Stereographs consist of two nearly identical photographs or photomechanical prints, paired to produce the illusion of a single three-dimensional image, usually when viewed through a stereoscope. Typically, the images are on card mounts, but they can also take the form of daguerreotypes, glass negatives, or other photographic processes. Stereographs were first made in the 1850s, and are still being made today.

In 1851, stereo daguerreotypes were exhibited for the first time to the general public at the London International Exhibition, held at the Crystal Palace. By 1860, both amateur photographers and publishing firms were making stereographs. The major stereo publishers sold their views by mail order, door-to-door salesmen, and in stores. Stereographs were sold individually, and in boxed sets.

God bless Father, God bless Mother, God bless Santa Claus
(above photo): Detail of common stereograph showing five children saying their Christmas Eve bedtime prayers. It is captioned "God Bless Father, God Bless Mother, God Bless Santa Claus". Photographed and published by B. W. Kilburn, with a copyright date of 1897.

Stereographs are usually mounted onto a hard board material. They were typically published with caption information printed under the image, or on the back of the mount. The mount also provided information about the publisher and the photographer.

For those listeners who would like to further their interest, you will find a wealth of informative web sites online that give detailed history and technical information.

For the Wonders of the Bible collection, I break Christian-based stereo view cards into three categories: Category one is: Biblical. These views depict the many events told in the Christian Holy Bible. They would usually be either staged with real actors, or through the construction of dioramas. Travel views of the Holy Land would fall under the Biblical category as well. Category two is: Churches and cathedrals. There are many stereo views of church and cathedral exteriors throughout the entire Christian world. These continue to increase in importance, because many of the churches captured in the 1800's no longer exist, or, they are serving their communities in an alternative capacity, or they are just sitting empty and are no longer active. On the web page associated with this lecture, I have included one of the earliest french tissue stereographs of Notre Dame, taken in Paris, in 1865. Category three is: Everyday Christian living. These stereo views show people going about everyday Christian activities, such as weddings, baptisms, congregational shots, camp meeting groups, traveling tent revivals, etc.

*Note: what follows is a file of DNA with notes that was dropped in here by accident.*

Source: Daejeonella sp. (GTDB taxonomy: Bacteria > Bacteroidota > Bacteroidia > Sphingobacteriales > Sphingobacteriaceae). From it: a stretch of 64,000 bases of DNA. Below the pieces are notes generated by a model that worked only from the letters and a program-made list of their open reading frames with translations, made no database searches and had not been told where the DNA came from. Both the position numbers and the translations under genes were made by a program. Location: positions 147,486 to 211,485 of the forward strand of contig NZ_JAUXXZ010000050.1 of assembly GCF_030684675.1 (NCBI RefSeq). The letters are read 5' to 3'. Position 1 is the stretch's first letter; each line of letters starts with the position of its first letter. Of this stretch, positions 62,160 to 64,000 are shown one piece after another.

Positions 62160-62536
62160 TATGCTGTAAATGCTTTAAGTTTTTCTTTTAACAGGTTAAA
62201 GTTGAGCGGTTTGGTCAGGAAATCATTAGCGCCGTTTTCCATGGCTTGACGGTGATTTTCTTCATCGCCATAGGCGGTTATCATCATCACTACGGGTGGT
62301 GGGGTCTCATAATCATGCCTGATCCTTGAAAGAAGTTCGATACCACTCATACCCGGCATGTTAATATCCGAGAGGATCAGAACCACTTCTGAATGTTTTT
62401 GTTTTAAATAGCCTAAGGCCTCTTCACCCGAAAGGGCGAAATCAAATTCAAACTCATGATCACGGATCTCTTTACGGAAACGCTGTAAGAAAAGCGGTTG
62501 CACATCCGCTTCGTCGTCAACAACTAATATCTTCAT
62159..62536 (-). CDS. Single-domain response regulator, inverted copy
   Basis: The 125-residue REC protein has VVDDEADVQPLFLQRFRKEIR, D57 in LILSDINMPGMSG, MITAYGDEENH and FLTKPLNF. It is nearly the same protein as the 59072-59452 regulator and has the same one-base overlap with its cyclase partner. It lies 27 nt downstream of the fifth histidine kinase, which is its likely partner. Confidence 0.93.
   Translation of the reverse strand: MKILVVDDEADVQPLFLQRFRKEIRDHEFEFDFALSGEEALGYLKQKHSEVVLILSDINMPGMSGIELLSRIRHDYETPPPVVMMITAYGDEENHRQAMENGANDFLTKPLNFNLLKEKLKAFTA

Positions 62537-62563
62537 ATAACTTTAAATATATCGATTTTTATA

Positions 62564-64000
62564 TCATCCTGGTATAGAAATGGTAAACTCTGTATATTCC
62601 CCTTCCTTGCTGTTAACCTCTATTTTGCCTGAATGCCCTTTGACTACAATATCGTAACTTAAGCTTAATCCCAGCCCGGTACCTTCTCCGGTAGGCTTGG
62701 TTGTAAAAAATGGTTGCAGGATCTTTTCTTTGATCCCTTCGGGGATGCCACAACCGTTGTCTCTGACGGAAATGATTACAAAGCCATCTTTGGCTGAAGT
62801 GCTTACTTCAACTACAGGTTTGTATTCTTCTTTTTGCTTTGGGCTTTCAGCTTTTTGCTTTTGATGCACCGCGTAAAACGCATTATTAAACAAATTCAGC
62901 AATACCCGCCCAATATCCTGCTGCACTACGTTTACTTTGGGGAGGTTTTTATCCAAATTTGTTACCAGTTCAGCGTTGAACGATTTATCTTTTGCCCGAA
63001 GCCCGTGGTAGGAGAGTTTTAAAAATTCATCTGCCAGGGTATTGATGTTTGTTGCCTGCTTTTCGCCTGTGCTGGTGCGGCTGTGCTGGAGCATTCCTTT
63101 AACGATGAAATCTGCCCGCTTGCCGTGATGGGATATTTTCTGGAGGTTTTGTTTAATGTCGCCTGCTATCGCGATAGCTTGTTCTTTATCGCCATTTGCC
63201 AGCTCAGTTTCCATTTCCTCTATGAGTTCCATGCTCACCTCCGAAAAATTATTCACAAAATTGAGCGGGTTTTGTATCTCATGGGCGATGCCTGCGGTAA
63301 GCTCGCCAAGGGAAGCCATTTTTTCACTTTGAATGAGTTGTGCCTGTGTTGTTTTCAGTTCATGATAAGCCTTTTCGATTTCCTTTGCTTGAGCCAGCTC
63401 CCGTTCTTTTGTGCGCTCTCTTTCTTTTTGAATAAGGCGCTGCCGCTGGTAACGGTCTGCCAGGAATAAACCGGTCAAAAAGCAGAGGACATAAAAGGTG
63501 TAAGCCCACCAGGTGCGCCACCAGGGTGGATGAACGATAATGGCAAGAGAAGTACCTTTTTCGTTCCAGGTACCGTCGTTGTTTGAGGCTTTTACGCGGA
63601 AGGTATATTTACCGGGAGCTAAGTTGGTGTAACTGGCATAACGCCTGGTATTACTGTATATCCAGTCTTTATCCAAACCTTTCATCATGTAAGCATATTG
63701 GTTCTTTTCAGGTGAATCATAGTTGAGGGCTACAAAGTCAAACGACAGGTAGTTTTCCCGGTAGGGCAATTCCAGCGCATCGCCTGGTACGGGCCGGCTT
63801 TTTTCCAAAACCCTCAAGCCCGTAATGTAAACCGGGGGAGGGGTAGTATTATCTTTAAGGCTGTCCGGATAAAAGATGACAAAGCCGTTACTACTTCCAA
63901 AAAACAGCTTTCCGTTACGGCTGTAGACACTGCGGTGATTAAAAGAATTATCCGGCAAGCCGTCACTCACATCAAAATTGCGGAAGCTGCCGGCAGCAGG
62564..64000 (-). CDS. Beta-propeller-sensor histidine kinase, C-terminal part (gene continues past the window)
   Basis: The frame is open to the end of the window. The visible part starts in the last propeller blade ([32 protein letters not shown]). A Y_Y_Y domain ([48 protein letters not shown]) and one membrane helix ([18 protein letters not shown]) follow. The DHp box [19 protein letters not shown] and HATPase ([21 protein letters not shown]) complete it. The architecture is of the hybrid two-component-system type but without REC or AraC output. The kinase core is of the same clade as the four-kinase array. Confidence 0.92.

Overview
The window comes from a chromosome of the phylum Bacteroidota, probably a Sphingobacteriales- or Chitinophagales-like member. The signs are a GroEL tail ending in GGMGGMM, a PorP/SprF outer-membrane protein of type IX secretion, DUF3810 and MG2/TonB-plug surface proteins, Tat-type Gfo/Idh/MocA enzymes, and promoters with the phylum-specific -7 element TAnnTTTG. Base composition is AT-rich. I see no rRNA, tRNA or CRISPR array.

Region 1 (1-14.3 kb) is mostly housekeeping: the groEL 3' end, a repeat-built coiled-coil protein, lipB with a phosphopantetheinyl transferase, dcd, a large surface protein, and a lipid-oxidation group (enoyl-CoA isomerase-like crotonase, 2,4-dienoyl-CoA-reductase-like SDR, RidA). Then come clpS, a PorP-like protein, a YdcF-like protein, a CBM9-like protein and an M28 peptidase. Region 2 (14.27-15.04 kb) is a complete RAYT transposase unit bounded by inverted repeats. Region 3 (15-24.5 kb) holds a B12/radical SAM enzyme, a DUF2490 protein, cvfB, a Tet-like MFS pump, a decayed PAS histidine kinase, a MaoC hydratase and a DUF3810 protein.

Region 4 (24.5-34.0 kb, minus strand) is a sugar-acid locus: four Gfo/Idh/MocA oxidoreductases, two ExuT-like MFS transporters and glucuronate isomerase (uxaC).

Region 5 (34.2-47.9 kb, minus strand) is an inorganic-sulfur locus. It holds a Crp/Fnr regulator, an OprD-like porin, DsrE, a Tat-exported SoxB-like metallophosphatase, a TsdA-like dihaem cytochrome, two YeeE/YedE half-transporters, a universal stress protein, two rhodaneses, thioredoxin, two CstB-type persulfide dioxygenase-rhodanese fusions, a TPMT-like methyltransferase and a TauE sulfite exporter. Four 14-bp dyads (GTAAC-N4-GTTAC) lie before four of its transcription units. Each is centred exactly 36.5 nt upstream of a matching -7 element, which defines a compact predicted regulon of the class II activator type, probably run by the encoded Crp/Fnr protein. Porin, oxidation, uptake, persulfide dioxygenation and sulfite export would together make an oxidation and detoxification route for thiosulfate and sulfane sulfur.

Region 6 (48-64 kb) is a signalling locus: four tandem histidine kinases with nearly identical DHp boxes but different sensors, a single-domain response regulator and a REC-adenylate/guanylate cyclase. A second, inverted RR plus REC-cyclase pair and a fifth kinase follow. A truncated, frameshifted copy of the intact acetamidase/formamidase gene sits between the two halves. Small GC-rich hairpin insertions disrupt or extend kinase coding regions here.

As you can see, there is no shortage of subject matter!

The main focus of the Wonders of the Bible stereo view collection are cards recording the history of Christianity since the invention of stereo photography. Unlike the limitations of traditional photography -- of which there are great Christian collections, both private and public -- stereo photography permitted these events to be documented in their full 3D splendor.

The Wonders of the Bible collection also consists of various antique stereoscopes, with manufacturing dates ranging from the 1860s, through the latter half of the 20th century. They run from beautiful wooden stereoscopes, imported in to the USA from France, to the various View Master models and similar viewers.

Stereograph of Tabernacle of Billy Sunday in Johnstown, PA, November 1913.
(above photo): Possibly very rare (if not one-of-a-kind) 3-D stereograph showing revival tabernacle of evangelist Billy Sunday in Johnstown, Pennsylvania, November 1913. I believe I may have several interior shots of Sunday's various tabernacles across the U.S. ... but they have not yet been verified. I am hoping to add an actual shot of Sunday himself one day -- although I have never heard of any existing.

Working with a Fuji Real 3D V3 digital viewing screen, my latest project is scanning, hand-restoring and converting the stereograph collection into digital 3D-High Definition files for large-screen 3D-HD televisions ... where the people and places of American Christianity's heritage really comes to life for the viewer.

This viewing screen is auto stereoscopic, which means that viewers no longer need to wear 3D glasses. All you need to do is look at the screen, and you see the full 3D effect.

It is very exciting to be a part of moving these early 3-dimensional images into the 21st century … and beyond. It is the goal of the Wonders of the Bible collection to continue to work with and advance the digital imaging, storage, and display of these pieces of Christian history. Throughout these presentations, we'll take a look at individual early stereo photographers, and their historic cards.

In the meantime, stay tuned, and don't forget to come back each month for new topics and presentations here at wondersofthebible.org

Once again, my name is Frank DeFreitas, and may God Bless You Today and Every Day … AND … remember to always love others, just as Jesus Christ loves you.

"Science is the study of the physical manifestations of God in action."
-- Frank DeFreitas (Click Here for BIO)